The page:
Categories
Talent Acquisition Workplace

7 Secrets to Making Recruiters Find You

The best recruiters out there pride themselves on being able to find you, not the other way around. So what if they haven’t called yet? Instead of calling them and coming across as desperate, do your best to get on their radar by following these 7 tips. These methods will obviously work for being noticed by employers as well.

1. Get Active on LinkedIn

Here’s a surprise: recruiters use LinkedIn more than emails. In fact they probably click on the LinkedIn site about a hundred times per day minimum. So just by being on LinkedIn you’ll be able to be found by recruiters. Make sure you use the right keywords on your profile, get active in Groups and Events and you’ll be targeted very quickly.

2. Get Active on Twitter
 
Recruiters love Twitter as they can spray out their new roles to the market. Finding job opportunities on Twitter is very swift and takes very little effort. Follow the recruiters you know have the positions you want, by searching for your skill + recruiter + your location. Start adding value to them by doing some retweeting of their tweets, help them out with potential referrals etc. Before you know it, they will check out your online bio and see if you are keen on a new position as well. This requires you to have an employee friendly Twitter profile, clearly stating what you do and a link to your online bio somewhere.
 
3. Write and get read
 
Everyone likes to write but very few get round to it and publish anything. With the advances of technology, it’s never been easier to reach out so embrace this to the fullest. You can write an article in your favorite industry periodical, a letter to the editor of the local newspaper, a post on your company blog or your own blog. The key here is to write something that will get read by the right people (in this case recruiters). Ensure that you are credited with your name, title and company at the end of your piece to make it easy for the recruiter to look you up.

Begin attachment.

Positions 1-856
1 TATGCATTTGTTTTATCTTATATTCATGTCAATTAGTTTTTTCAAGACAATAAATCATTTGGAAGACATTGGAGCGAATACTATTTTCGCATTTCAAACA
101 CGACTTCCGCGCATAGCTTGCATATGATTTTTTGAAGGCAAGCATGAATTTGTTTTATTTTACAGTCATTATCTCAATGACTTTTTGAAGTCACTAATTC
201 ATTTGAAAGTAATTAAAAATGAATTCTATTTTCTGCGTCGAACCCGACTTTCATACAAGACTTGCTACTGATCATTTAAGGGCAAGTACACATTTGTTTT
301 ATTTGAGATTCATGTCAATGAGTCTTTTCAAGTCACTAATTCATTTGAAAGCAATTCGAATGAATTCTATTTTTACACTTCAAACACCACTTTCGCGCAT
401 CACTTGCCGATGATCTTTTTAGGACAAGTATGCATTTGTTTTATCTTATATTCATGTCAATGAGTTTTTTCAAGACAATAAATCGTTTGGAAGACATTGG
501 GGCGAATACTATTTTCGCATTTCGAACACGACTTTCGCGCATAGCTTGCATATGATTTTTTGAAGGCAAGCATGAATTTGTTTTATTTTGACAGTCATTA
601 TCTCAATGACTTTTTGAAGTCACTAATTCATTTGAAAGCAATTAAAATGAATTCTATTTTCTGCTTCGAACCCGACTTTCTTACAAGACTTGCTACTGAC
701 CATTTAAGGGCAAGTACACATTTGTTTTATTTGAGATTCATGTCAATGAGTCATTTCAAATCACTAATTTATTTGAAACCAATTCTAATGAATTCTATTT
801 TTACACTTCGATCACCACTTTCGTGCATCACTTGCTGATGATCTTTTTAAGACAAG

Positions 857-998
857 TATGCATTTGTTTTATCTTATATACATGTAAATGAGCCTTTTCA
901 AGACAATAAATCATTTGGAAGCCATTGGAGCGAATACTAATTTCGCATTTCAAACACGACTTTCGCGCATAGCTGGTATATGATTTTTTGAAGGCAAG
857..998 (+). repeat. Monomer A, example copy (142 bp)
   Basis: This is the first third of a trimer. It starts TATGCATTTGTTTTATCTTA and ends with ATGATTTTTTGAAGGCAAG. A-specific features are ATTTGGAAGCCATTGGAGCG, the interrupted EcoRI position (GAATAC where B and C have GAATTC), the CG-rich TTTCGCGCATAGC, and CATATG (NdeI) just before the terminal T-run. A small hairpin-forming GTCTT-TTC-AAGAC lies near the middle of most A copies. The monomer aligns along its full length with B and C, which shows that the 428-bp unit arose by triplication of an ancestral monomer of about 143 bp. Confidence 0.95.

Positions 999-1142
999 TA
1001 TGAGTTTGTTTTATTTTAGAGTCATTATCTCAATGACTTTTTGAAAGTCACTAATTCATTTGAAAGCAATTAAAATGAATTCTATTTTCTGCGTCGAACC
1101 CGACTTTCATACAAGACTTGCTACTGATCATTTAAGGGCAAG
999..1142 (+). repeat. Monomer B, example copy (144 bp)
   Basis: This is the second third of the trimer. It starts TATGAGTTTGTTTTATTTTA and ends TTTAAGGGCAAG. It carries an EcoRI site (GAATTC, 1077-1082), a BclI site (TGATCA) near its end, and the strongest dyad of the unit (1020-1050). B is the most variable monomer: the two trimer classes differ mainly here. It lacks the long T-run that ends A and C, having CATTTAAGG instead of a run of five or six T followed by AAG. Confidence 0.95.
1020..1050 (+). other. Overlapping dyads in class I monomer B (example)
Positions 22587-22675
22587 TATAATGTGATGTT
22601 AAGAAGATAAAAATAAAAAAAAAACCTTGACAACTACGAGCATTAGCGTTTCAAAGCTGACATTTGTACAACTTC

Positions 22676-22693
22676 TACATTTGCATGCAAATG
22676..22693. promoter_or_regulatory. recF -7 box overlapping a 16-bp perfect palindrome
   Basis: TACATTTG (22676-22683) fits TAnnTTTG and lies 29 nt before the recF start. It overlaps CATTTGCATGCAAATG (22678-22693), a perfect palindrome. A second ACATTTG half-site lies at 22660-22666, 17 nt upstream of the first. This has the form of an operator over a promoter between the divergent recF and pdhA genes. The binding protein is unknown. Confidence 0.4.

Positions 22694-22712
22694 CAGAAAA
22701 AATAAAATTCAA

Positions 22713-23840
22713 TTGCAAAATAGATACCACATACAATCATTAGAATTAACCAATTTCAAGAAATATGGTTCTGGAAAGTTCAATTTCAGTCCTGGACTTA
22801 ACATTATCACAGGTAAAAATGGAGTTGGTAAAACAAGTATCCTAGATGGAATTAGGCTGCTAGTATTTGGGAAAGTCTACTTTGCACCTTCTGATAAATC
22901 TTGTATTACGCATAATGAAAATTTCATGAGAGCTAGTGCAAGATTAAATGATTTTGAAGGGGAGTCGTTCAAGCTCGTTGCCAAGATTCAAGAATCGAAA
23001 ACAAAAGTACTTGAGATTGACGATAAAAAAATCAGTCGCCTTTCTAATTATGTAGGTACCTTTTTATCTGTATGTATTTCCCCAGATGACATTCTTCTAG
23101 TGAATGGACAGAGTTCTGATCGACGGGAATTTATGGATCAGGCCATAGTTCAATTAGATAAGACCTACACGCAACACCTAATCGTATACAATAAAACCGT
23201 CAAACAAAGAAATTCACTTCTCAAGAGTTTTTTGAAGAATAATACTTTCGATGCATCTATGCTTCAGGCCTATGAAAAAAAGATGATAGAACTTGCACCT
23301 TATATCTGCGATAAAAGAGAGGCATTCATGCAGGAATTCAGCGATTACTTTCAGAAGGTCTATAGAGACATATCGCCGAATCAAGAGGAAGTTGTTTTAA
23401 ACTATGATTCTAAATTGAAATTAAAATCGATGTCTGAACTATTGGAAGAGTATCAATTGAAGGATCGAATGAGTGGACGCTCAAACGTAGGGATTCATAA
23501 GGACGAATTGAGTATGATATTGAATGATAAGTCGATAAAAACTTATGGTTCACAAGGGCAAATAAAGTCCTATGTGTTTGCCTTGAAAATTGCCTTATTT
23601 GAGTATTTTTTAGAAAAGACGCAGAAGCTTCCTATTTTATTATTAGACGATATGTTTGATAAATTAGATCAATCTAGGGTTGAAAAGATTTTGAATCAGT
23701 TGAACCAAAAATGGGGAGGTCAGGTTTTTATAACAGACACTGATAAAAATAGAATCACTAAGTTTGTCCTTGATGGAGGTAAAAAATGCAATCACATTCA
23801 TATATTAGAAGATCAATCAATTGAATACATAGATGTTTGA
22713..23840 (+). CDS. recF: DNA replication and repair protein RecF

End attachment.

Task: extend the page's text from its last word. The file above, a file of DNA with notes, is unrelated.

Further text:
4. Speak and get heard
 
Next time you go to an industry event, try to secure a speaking slot either as giving a speech or just participating in an open forum, whatever it takes to get listed in the event’s directory. Recruiters are known to sneak in to these functions and to make contact with prolific people in the industry; public speaking is a brilliant way of being included on the hit list.  

5. Get Referred
 
Being referred by an authority in your industry is a great endorsement for you. Even if you are not exactly what the recruiter is looking for, they will be interested in you have come recommended by somebody they respect. It’s easier than you think to get referred as recruiters pester their candidates asking for referrals all the time. If you make it known to the right people that you are looking around, they will be very happy to tell the recruiter as it gives them future kudos. To make yourself seem more sought after, pretend that the referral was made without your knowledge and you “weren’t actively looking for job, but will listen to what they have to offer”.
 
6. Online Resume
 
This is an optional one and not exactly a secret. Some would say don’t list yourself or upload your resume with online job sites like Monster, as you may come across as desperate. Other will say it’s the quickest way to get found. If you do it, be prepared to be bombarded with calls and emails from myriads of recruiters scouring online resources every day. To avoid irrelevant job offers, a good tip is to get the right keywords in your resume as it will be indexed and searched. And do activate the anonymous name and contact details setting allowing you to respond only to the relevant enquires.
 
7. Recruit Internally
 
Get yourself involved in the internal recruitment at your company. You will be working with HR and they will introduce you to the recruitment partners they use. This is very sensitive for the search partner but if you send out the right signals, the sooner or later the recruiter will probe you on your career. Sometimes they can actually help you direct; sometimes it will have to be more indirect (involving a 3rd party) due to legal implications. The point is that once one recruiter knows and rates you, they will be able to help you in one way or another. Recruiting internally is also very useful to for understanding exactly how recruiters operate and how the HR hiring process works in general.